Amber Heard and Johnny Depp sued each other for defamation
Amber Heard op-ed for the Washington Post, accusing Johnny Depp of being domestically violent, has been updated.
An new version of the op-ed dropped on Thursday, adding a special editor's note.
The digital update read: "In 2019, Johnny Depp sued Amber Heard for defamation arising out of this 2018 op-ed. On June 1, 2022, following a trial in Fairfax County, Va. Circuit Court, a jury found Heard liable on three counts for the following statements, which Depp claimed were false and defamatory: (1) 'I spoke up against sexual violence — and faced our culture's wrath. That has to change.' (2) 'Then two years ago, I became a public figure representing domestic abuse, and I felt the full force of our culture's wrath for women who speak out.' (3) 'I had the rare vantage point of seeing, in real time, how institutions protect men accused of abuse.' The jury separately found that Depp, through his lawyer Adam Waldman, defamed Heard in one of three counts in her countersuit."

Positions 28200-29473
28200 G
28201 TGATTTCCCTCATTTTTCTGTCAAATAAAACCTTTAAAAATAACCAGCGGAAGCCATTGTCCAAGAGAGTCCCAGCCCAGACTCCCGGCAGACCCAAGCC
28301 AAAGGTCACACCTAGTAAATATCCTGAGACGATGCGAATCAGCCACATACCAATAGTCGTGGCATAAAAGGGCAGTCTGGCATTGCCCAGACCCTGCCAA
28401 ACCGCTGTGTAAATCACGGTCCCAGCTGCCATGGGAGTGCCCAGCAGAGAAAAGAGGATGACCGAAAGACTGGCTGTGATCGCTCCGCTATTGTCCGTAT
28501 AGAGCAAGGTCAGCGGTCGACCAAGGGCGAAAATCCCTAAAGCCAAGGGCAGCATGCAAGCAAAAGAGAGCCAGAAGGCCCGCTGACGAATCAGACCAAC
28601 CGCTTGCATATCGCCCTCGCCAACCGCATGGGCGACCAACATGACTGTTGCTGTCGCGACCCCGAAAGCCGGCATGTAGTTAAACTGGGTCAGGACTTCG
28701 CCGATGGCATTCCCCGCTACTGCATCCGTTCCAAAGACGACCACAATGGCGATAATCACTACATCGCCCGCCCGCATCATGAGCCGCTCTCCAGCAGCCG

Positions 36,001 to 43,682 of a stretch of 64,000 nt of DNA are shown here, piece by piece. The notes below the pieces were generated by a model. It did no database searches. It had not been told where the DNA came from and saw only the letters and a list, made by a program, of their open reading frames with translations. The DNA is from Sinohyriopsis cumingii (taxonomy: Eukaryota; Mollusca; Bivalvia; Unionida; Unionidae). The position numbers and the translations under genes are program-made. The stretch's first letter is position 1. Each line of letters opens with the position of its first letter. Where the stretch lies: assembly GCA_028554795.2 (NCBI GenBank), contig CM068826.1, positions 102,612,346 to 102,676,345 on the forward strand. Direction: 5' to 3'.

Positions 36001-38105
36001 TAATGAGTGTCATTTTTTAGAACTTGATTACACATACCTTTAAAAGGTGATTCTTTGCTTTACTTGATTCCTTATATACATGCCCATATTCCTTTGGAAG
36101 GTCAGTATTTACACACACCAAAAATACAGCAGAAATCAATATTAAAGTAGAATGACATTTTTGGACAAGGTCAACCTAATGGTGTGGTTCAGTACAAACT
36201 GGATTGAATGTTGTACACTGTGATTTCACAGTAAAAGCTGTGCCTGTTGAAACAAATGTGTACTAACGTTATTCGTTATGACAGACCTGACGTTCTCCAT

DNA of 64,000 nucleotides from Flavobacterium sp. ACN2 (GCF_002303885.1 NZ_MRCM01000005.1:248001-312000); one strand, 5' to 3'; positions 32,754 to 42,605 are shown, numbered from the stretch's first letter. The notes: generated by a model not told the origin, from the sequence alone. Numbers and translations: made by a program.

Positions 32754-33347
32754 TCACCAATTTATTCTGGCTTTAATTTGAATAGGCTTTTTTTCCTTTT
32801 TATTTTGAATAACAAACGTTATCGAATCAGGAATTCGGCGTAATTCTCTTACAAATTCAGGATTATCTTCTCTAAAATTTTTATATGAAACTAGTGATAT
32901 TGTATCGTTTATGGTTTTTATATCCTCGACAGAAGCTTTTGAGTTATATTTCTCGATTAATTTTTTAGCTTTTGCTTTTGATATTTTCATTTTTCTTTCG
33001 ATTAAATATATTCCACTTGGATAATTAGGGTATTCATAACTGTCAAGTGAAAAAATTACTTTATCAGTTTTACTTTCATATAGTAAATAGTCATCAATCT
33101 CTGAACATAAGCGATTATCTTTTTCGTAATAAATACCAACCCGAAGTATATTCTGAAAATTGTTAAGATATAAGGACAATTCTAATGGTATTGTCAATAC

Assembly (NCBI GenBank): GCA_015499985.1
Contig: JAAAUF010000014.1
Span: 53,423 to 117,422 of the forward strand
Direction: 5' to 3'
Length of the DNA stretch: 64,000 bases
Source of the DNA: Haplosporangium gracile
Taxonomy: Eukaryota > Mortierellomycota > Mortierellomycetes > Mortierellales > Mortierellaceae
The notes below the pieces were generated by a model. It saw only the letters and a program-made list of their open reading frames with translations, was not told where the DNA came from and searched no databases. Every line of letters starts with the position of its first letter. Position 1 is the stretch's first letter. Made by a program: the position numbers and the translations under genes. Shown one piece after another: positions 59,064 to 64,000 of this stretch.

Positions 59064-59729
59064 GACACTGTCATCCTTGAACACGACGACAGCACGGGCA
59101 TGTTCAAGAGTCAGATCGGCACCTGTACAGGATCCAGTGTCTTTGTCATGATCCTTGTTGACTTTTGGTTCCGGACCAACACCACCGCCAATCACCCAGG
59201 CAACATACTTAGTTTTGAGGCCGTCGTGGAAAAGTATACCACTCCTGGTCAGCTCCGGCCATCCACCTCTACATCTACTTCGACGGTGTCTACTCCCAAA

Legal analyst Emily D. Baker tells PEOPLE she thinks it's a "smart move" for The Washington Post to add an editor's note.
"Because this case is so watched and commented on, I think the op-ed is still needed for context. I appreciate that they put up the notice rather than take the op-ed down. And I appreciate that they included, with specificity, exactly the statements that were found to be defamatory."
"It would have been easier to just take it down and say nothing. But I appreciate they're saying, 'Anyone who's reading this, this is what happened,' " added Baker.
However, professor Roy Gutterman terms the update as a 'shocking move'
"At this point it is difficult to assess the long-term effect this decision will have on defamation law and whether it will chill future speakers and writers from addressing potentially controversial issues. I think it might have a chilling effect," said Gutterman.